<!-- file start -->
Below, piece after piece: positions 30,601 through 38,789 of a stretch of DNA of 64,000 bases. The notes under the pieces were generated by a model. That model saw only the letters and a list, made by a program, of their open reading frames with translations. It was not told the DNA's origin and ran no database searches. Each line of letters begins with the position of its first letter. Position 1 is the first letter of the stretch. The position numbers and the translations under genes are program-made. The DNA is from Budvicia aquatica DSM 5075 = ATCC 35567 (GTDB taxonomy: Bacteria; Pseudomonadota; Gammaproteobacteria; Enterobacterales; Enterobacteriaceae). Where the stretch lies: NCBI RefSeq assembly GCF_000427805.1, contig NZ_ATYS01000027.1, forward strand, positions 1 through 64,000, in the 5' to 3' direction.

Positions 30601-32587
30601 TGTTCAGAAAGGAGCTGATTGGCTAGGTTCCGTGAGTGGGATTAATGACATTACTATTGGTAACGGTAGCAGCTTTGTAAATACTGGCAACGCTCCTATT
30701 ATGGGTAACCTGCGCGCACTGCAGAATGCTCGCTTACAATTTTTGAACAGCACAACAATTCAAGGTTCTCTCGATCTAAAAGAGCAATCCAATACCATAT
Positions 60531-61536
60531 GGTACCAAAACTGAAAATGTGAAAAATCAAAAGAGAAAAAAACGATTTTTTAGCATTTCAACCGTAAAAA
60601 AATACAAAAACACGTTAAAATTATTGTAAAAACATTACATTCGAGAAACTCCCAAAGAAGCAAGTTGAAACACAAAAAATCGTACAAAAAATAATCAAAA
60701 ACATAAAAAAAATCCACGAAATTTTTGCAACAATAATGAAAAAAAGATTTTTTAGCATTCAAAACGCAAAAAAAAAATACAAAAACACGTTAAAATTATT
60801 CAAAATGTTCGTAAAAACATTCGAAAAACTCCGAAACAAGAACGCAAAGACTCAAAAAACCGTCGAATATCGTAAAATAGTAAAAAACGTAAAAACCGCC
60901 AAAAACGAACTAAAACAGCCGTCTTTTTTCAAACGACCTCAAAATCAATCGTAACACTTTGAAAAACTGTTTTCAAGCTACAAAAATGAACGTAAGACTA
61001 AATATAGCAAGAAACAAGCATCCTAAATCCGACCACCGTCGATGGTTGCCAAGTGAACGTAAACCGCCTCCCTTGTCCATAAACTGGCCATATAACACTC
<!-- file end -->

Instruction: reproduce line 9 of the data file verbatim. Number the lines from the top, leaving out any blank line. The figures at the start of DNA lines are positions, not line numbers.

60801 CAAAATGTTCGTAAAAACATTCGAAAAACTCCGAAACAAGAACGCAAAGACTCAAAAAACCGTCGAATATCGTAAAATAGTAAAAAACGTAAAAACCGCC